It is true that the industry has changed and will continue to change. I don’t know what will fill in the gaps. But the music is still out there, and people still find it. The truth is jazz has always been a tough business — not popular enough to be lucrative, and never really on the receiving end of the sort of the civic and philanthropic support classical music enjoys. Jazz is a bastard industry, no doubt. But the idea that nobody is listening is patently ridiculous; there are packed theaters and clubs every night. To say that we should build the audience is obvious; that is a perennial given. There are always deserving artists who don’t enjoy a wide enough audience.
So, we keep fighting.
So, here I am: a jazz musician in the 21st century, living in a country hobbled by celebrity worship, distracted by over-hyped garbage, and constantly driven by hyper-consumerism. The culture is divisive, rude, and loudmouthed. It seems so remote and absurd. America, right?
But that is too easy. The exceptions to this glib assessment are too numerous to be aberrations. There are so many people out there who are warm-souled, inquisitive, community minded, hard working, and engaged. America is still the most charitable nation on the planet, with wallets and doors readily opened in times of tragedy. And at this warm center of this culture sits our music. The blues and country and ragtime, marches, Texas swing, and even rock and roll; and of course, the music that can encompass the whole range of it — jazz.
So, the debate about “real jazz” will surely continue, sometimes simmering and sometimes raging. Some will say that the definition of jazz is swing. Some will say is the heart of the music is about constantly pushing forward to new sounds and influences. Others will say the music is dead, its best days long gone, or conversely that it is America’s classical music. It is a debate worth having.
For me, it all comes down to the feeling of jazz — that feeling of personal expression, of welcome, of hope, and of invention. It is that feeling of communication between performers and listeners. It is about inclusion and connection, and it’s about having a good time. And it is aspirational: there is always more to know, more to express and master. In a country that seems hell-bent on glorifying youth and flash, jazz offers us a lifetime of connection. I think this is a difficult time for our culture, and we need jazz music, and its self-expression within a group. We need the aspirational demands of jazz. It is so hard to play well, to sound good. And we need things that require us to reach beyond what can be purchased on demand.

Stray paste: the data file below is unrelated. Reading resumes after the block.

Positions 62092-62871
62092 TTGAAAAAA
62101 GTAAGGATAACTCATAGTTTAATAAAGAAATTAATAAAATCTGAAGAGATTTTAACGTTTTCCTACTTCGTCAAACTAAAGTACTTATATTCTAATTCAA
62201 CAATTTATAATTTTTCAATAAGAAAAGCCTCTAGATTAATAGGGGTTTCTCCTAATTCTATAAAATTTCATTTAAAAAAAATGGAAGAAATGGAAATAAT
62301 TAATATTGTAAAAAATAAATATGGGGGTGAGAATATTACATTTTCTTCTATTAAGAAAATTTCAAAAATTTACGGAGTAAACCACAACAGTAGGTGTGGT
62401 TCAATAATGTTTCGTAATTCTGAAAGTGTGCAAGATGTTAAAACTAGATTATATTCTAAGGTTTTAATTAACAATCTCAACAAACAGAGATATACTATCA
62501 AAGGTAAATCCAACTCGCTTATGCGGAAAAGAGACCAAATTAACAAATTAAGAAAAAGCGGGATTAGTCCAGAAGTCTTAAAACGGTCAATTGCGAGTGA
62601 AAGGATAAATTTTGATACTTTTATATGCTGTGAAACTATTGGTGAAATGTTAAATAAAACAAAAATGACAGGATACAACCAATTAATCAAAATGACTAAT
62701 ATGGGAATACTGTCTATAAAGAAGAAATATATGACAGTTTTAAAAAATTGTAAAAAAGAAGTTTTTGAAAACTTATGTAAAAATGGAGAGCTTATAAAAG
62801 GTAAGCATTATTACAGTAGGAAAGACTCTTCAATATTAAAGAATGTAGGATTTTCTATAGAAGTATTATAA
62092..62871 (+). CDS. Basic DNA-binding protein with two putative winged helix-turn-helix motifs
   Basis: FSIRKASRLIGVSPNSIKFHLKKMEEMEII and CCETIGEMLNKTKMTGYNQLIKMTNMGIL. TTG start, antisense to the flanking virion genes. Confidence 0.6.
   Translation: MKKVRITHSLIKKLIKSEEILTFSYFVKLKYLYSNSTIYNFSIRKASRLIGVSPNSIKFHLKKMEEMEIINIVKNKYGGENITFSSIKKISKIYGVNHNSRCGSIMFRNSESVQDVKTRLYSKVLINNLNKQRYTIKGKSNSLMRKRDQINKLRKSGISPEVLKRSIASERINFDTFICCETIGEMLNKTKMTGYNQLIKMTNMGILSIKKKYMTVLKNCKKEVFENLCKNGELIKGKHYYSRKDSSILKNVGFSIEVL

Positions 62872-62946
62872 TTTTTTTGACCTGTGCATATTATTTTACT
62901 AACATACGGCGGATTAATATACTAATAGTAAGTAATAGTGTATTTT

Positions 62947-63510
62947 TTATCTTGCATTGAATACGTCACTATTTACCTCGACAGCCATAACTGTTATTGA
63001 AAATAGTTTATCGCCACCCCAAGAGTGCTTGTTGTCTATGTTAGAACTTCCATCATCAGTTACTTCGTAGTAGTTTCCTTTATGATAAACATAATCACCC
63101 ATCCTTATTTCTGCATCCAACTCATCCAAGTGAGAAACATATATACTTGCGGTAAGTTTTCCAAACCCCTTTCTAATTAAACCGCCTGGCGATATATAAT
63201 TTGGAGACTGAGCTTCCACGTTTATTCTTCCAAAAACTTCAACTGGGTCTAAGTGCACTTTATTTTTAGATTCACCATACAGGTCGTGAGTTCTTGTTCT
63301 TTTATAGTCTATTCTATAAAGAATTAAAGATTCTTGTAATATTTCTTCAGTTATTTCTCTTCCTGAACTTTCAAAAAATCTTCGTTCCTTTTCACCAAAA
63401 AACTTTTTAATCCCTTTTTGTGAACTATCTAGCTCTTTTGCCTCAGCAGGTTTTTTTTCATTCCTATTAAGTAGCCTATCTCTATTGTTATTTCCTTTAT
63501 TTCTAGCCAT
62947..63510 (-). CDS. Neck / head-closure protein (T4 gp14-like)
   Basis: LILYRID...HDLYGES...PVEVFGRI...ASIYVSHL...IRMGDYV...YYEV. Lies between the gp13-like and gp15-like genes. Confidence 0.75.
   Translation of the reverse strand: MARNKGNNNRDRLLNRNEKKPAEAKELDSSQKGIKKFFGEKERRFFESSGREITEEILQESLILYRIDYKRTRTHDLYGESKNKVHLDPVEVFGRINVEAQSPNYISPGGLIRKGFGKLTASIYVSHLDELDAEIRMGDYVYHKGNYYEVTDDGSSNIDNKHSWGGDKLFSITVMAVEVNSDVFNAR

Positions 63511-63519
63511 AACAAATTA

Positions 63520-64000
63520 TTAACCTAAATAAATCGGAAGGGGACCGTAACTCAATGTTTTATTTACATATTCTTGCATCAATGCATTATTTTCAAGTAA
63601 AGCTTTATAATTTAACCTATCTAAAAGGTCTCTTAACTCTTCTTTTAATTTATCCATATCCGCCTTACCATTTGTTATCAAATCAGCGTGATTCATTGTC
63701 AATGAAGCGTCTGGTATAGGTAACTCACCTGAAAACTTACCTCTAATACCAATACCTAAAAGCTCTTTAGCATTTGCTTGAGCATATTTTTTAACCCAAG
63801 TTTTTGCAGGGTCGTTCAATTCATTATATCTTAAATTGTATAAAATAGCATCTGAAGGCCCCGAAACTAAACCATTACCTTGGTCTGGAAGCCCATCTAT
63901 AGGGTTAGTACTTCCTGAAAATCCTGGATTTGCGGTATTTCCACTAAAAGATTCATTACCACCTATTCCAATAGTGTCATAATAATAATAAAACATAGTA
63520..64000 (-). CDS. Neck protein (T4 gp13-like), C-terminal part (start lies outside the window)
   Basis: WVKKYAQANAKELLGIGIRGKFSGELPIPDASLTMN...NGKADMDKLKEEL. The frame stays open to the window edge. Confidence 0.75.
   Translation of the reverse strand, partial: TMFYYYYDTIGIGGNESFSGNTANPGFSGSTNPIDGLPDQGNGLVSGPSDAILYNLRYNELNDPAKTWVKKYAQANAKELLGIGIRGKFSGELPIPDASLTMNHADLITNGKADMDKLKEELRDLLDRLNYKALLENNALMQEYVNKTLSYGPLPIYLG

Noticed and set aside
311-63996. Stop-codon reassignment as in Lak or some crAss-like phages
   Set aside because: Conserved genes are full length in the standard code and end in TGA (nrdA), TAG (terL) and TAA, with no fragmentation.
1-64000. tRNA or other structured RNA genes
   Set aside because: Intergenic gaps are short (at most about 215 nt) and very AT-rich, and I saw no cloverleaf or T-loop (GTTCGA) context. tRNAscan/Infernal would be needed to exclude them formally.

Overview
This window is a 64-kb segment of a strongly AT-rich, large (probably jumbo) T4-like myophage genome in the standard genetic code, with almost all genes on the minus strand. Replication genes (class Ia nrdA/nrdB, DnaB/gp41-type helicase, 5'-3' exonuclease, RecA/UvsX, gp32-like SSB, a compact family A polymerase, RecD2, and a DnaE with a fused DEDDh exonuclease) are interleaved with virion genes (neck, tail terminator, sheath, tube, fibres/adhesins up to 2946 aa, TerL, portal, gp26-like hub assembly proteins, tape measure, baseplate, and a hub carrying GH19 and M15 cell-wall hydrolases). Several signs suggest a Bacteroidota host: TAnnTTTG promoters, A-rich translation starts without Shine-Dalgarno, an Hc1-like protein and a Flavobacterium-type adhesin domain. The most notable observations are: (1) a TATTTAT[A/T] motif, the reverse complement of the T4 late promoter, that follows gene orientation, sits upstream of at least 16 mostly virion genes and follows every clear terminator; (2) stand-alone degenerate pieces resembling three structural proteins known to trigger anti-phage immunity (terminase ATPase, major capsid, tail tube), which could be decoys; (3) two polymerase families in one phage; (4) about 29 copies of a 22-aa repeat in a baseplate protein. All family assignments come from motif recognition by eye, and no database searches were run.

The fundamental fact is when something is worth doing, we always find a way to do it. So, the record labels are dead. Clubs are closing. Rents are high. Medical costs are rising. Hard things are always hard, and jazz has always risen above them. I don’t really believe that what jazz musicians face now is harder, or even as hard, as what this music was once up against. After all, jazz grew and thrived in the midst of crushing institutionalized racism and the absurdity of segregation.
On a recent snowy night, I was at the Deer Head Inn in Delaware Water Gap, listening to the great Bill Goodwin playing some delicious swing on his drums (and I was fortunate enough to sit in). The Deer Head has been booking jazz for 60-some years. Due to the snow, it was a slow night, but there were people there, nonetheless, to listen and hang out — and there weren’t people out anywhere else in town.
The next night, Chick Corea played for a packed house at Lincoln Center. Marcus Roberts played for a week of full-houses at Dizzy’s at Lincoln Center. The music was swinging, soulful, demanding, and the audience was fully engaged. At that same moment, Smalls was packed downtown. And I am sure there were large crowds at the AQ and the Dakota in Minneapolis.
The news will always be bad, and there is no definitive solution, no marketing strategy that will make jazz a popular music again. The labels are gone, clubs will close, and musicians will struggle. But there is an audience.
The answer I offer is simple: Musicians can still play the music and listeners can listen. And we can do our best to get the word out about that. The responsibility for that comes down to individuals willfully engaging in a group — there is no institutional sleight of hand that will put people into clubs and theaters to check the music out. The answer isn’t non-profits. The answer isn’t higher education. The answer isn’t a new business model, or even me writing about it. The answer to all these questions is, in the end, music.
About the author: Jeremy Walker is a composer/pianist based in New York. He has performed with Matt Wilson, Vincent Gardner, Ted Nash, Anthony Cox and other notable musicians. He was the owner of the now defunct club, Brilliant Corners, and is the Artistic Director for Jazz is NOW! in Minneapolis. Walker currently leads two bands, The Bootet in New York and Small City Trio in Minneapolis; Small City Trio just released their first album, a collection of original songs by Walker called Pumpkins’ Reunion, available digitally on iTunes.